One Optical Occupation’s Obviously Obviated
October 28, 2014 at 5:15 pm
This is a commentary on a situation similar to the one that happened to slide rule manufacturers or buggy whip makers of the past, we are now experiencing the demise of yet another career field. The film world is going through the devaluation of the once prized title “Director Of Photography”, also known as a Cinematographer, a DP, or DOP in Canada, this is a direct result of the video revolution. I’ve been working on all sorts of film and video projects for over 30 years and noticed that during the past few years there have been no real DP’s showing up to work on projects, only people that more correctly should be described as video camera owner / operators, people who will show up to work with their own camera, a camera that the producer will not have to pay to have someone pick up and return, or pay for the rental or insurance for. Please read on…..
Yesterday I couldn’t spell DP, today I are one!
Today, any graduating film student, or even a drop out, who has access to a few thousand USD can buy or be gifted with a new or used digital single lens reflex (DSLR) camera, and immediately declare him or herself to be a “Cinematographer” and then go about creating a demo reel to demonstrate what they can create.
Exhibit “A” your honor
There is a double edged sword in this that can be described like this:
“The good news is that now anyone can make a film, the bad news is that now anyone can make a film“.
Please note that the description does not say an “Enjoyable“, “Watchable” or “Marketable” film!
You may wonder, what is the engine that is driving this race to the bottom? The plain and simple answer can be found in the flood of film schools popping up nationwide, driven by the economy. These are part of the destruction of the U.S. education process, where similar private “Schools or Universities” in engineering, electronics, music, computers, business, law and other fields will make outrageous / phony claims that they will give students a jump start into a new career field, promises that they never plan on delivering. Their trick is to get students first to enroll, and then quickly lead them by the nose directly to their own sweetheart lenders who will lock those wannabees into a non-refundable student loan, one that the school immediately cashes. Once the school receives its funds, they don’t care if the student ever shows up or soon drops out, they’ve already been paid in full for the complete course. Tuition costs can often can run as high as $40 to $50 thousand dollars, and these loans, like most conventional student loans, can’t be forgiven. This means that the students will find themselves trapped in payments that will go on for decades, decades spent trying to get into a business that usually regards such degrees as worthless unless they happen to be from a school that the producer went to. In the film world I dwell in, USC is the most common of these and inbreeding is rife. My usual advice to friends who will ask what advice I can offer to their children who have started to make noises about going to film school. My response is that the kids should do is (because I live in the Los Angeles area) go to the campus of UCLA, USC, AFI (American Film Institute), or any other schools with a film department and find the bulletin boards that they all have, and then go through those 3×5 cards they will find posted from students that are looking for other students to help each other on film projects. Yes, these projects are most likely unpaid, but the free on set experience and connections that can be made with others they will meet and be able to network with in the future will result in them getting a running start in working in the film industry. This jump in is one that will certainly pay off far more quickly than for those who spent a fortune and a year or two attending one of those diploma mills whose names I can’t mention here due to the litigious world we live in. This is, by the way, a world over run with lawyers who often went to similarly structured law school diploma mills.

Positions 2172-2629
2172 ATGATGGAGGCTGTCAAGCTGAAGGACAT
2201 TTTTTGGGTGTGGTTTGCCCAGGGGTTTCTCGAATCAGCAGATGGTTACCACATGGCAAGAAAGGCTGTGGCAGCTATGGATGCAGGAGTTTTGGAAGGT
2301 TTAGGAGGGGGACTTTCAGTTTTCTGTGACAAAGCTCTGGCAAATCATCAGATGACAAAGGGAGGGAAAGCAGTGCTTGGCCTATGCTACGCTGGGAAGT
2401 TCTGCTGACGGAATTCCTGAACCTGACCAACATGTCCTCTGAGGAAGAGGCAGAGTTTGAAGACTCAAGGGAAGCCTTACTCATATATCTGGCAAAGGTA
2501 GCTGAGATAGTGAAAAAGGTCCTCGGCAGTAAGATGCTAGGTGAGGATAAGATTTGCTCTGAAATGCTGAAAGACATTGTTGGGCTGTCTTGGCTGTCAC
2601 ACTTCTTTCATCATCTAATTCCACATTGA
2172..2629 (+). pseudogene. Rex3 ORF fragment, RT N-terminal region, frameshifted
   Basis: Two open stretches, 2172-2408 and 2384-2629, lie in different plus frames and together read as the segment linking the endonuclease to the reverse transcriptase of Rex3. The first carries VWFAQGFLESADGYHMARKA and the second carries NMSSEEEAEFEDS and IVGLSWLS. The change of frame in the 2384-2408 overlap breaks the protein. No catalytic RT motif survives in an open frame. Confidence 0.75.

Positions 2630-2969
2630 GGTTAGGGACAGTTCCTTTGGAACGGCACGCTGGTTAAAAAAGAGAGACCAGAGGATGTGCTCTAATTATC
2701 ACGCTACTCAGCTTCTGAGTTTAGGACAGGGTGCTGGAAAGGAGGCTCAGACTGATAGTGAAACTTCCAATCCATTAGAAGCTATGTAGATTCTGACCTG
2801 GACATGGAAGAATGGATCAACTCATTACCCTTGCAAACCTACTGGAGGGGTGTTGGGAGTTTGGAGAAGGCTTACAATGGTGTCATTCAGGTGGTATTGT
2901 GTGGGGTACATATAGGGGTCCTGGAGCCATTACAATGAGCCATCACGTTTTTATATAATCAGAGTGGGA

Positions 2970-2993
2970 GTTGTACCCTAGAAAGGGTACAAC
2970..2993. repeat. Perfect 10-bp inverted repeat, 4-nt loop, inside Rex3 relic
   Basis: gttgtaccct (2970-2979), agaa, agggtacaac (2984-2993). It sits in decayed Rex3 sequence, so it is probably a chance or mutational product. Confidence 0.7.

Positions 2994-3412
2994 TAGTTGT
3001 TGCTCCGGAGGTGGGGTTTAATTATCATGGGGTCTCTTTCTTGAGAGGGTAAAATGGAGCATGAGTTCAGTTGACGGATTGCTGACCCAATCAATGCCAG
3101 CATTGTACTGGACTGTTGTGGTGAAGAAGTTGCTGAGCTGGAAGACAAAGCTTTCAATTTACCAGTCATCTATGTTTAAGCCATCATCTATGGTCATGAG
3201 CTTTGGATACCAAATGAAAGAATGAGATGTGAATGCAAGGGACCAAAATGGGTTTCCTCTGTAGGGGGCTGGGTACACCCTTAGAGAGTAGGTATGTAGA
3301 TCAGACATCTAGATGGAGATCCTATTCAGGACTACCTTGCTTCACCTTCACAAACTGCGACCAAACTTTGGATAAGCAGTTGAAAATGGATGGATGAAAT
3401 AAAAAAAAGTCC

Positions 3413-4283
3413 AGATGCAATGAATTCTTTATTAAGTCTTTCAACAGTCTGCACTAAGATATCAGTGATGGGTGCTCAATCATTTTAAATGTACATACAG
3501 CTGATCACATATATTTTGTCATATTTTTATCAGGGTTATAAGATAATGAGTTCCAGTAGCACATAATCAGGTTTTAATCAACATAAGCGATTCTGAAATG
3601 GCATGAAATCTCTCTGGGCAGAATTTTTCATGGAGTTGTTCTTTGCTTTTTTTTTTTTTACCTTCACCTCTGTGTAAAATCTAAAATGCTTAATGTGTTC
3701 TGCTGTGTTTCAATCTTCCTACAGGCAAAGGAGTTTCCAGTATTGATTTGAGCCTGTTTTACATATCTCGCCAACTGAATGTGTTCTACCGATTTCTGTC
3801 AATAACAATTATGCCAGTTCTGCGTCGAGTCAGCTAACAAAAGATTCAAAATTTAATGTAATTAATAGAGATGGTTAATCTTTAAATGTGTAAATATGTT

N.B., The ownership of any and all photos, opinions, and/ or quotes above (including those of my own) belong to the material’s creator(s). Credit is given when it’s known, but as always, success usually has a million parents and failure is an orphan.
Feel free to ignore any ads that are shown below this advisory, I don’t get to choose them and even more sadly, I don’t make a penny off any of them, so in the holy name of capitalism I rebuke and don’t endorse or support any of them, unless of course they’re made of funny stuff…..
P.S., check back for occasional updates and rewrites….
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Entry filed under: Uncategorized. Tags: a double edged sword in this result of the digital revolution, buggy whip maker, cinematographer, digital single lens reflex (DSLR) camera, director of photography, DOP in Canada, driving this race to the bottom, fix it in post, One Optical Occupation's Obviously Obviated, slide rule manufacturer, the bad news is that now anyone can make a film, The good news is that now anyone can make a film, those diploma mills, today I are one!, Yesterday I couldn't spell DP.